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Video Game Companies Want to Reflect Trump’s America—They Just Don’t Want to Talk About It

The gaming industry infantilizes its consumer base and trivializes its own art form, smothering even its most obviously provocative titles in plausible deniability

Ubisoft Entertainment/MachineGames/Ringer illustration

The video game industry has resolved to avoid political controversy at all costs. The major developers and publishers have declined to speak openly with journalists, including The Ringer, about the provocative political connotations of popular titles, including Call of Duty, Wolfenstein, Far Cry, Detroit, and The Division, for fear of irritating consumers, activists, and trolls—especially reactionary trolls associated with the undead harassment campaign, Gamergate.

Since Donald Trump’s election, three major video game titles—all developed by Western studios—have incorporated provocative political elements, including settings, characters, dialogue, and themes. There’s the latest Wolfenstein game, The New Colossus, released in October, which dramatizes an armed rebellion against a Nazi takeover of the U.S. There’s Far Cry 5, released in March, which dramatizes a federal raid on a militaristic religious cult in Montana. And there’s the forthcoming Tom Clancy’s The Division 2, due out in March 2019, which depicts an American presidential tyranny and a second civil war. The provocative elements in these games suggest explicit, deliberate commentary on post-Trump politics.

At the very least, the games invite scrutiny of their biases, however explicit or implicit they might be in a game where, say, a player is meant to identify with the federal government in an armed standoff against rural American theologians. Unfortunately, the developers have taken it upon themselves to repress and disavow any quasi-realistic insights that fans and critics might discern in their games. “We’re definitely not making any political statements,” Red Storm Entertainment creative director Terry Spier told Polygon about Division 2. Ubisoft, which publishes Tom Clancy’s The Division series, declined to comment for this story. In general, developers, publishers, and consultants have proved reticent to speak with journalists on the record, often for fear of irritating the reactionary factions that seem to have spooked the major game developers and publishers.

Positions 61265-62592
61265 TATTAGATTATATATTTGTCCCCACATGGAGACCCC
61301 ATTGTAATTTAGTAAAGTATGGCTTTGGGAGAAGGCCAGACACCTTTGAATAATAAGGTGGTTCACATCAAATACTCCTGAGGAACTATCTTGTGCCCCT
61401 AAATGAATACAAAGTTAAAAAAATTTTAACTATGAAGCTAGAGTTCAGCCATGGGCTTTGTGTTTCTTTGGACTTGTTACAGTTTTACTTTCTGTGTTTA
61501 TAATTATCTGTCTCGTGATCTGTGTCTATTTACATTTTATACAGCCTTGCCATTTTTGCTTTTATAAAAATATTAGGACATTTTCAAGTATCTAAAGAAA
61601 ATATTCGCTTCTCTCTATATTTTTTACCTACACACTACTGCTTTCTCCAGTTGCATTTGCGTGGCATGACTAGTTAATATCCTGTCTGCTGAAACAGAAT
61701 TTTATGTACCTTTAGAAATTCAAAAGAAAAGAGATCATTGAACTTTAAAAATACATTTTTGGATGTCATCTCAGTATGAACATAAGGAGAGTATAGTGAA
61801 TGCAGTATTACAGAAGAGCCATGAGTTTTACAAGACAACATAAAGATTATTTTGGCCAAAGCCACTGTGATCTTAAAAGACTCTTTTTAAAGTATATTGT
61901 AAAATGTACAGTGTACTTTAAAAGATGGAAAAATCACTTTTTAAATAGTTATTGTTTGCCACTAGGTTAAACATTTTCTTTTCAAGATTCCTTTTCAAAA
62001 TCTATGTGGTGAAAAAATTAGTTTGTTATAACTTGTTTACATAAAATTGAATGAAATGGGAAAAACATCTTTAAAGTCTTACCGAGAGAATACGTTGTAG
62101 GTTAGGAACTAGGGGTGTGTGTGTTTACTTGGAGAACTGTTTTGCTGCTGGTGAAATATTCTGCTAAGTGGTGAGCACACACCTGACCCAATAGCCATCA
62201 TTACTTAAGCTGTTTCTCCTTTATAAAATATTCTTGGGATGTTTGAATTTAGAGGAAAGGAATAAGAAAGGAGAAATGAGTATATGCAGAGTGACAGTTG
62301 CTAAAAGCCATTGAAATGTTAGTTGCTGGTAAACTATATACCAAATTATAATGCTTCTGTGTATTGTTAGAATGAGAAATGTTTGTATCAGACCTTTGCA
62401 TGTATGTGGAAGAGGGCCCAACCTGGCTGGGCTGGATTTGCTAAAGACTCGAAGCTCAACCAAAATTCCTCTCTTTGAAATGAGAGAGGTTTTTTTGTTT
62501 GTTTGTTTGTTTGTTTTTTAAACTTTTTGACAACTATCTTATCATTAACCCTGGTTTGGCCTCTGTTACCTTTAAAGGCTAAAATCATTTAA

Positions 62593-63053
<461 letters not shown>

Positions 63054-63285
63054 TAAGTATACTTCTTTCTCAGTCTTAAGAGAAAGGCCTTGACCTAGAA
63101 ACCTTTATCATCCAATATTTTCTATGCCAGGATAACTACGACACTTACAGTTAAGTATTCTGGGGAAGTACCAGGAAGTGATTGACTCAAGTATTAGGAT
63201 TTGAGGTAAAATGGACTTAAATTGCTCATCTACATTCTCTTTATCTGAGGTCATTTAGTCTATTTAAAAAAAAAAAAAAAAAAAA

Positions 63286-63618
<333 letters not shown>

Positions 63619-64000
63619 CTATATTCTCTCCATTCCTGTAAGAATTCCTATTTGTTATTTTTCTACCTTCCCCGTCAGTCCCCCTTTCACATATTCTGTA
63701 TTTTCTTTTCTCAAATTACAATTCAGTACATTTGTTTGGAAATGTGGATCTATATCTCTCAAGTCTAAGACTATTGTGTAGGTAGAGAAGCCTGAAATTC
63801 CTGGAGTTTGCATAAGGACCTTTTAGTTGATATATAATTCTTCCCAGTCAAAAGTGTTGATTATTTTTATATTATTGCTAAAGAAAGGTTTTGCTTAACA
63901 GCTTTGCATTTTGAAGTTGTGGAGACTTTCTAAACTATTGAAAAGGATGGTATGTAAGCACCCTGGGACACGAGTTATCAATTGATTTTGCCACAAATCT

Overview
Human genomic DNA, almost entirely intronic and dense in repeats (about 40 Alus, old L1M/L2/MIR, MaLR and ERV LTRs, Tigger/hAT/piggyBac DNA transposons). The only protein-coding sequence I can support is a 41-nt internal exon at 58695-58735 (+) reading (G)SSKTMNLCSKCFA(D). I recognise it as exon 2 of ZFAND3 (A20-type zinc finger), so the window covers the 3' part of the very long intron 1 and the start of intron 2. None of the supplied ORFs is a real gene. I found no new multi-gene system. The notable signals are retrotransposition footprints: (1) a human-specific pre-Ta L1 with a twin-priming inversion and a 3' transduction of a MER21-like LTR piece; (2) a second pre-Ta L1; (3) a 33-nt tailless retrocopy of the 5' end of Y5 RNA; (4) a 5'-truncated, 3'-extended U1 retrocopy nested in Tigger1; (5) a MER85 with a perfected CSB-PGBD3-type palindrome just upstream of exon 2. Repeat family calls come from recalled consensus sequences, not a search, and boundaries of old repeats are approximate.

Even The New Colossus, which leaned hard into anti-fascist sloganeering in its trailers and on Twitter following the Charlottesville protests, managed to disavow its own popular significance. “It’s not something that has any real bearing on the game, because the game isn’t a commentary on current topics,” the creative director Jens Matthies told PC Gamer. (Bethesda Softworks, which published The New Colossus, did not respond to a request for comment.)

In March, the White House hosted a summit for President Trump to meet with North American leaders of the video game industry. Trump meant to discuss violent video games, which, many activists argue, inspire school shootings. The reasoning is specious. For two decades now, researchers have repeatedly debunked the suggestion that first-person shooters inspire school massacres. But the Trump administration seized on the popular misconception in order to distract the prevailing political discourse from a more sensible, practical argument for strict gun control laws. So the March 2018 video game summit was a hasty farce. Trump’s meeting with GOP lawmakers, conservative activists, and gaming executives produced no substantial legislation, executive action, or commercial concessions to address the summit’s titular concerns. For once, the gaming industry escaped Washington, D.C., unscathed.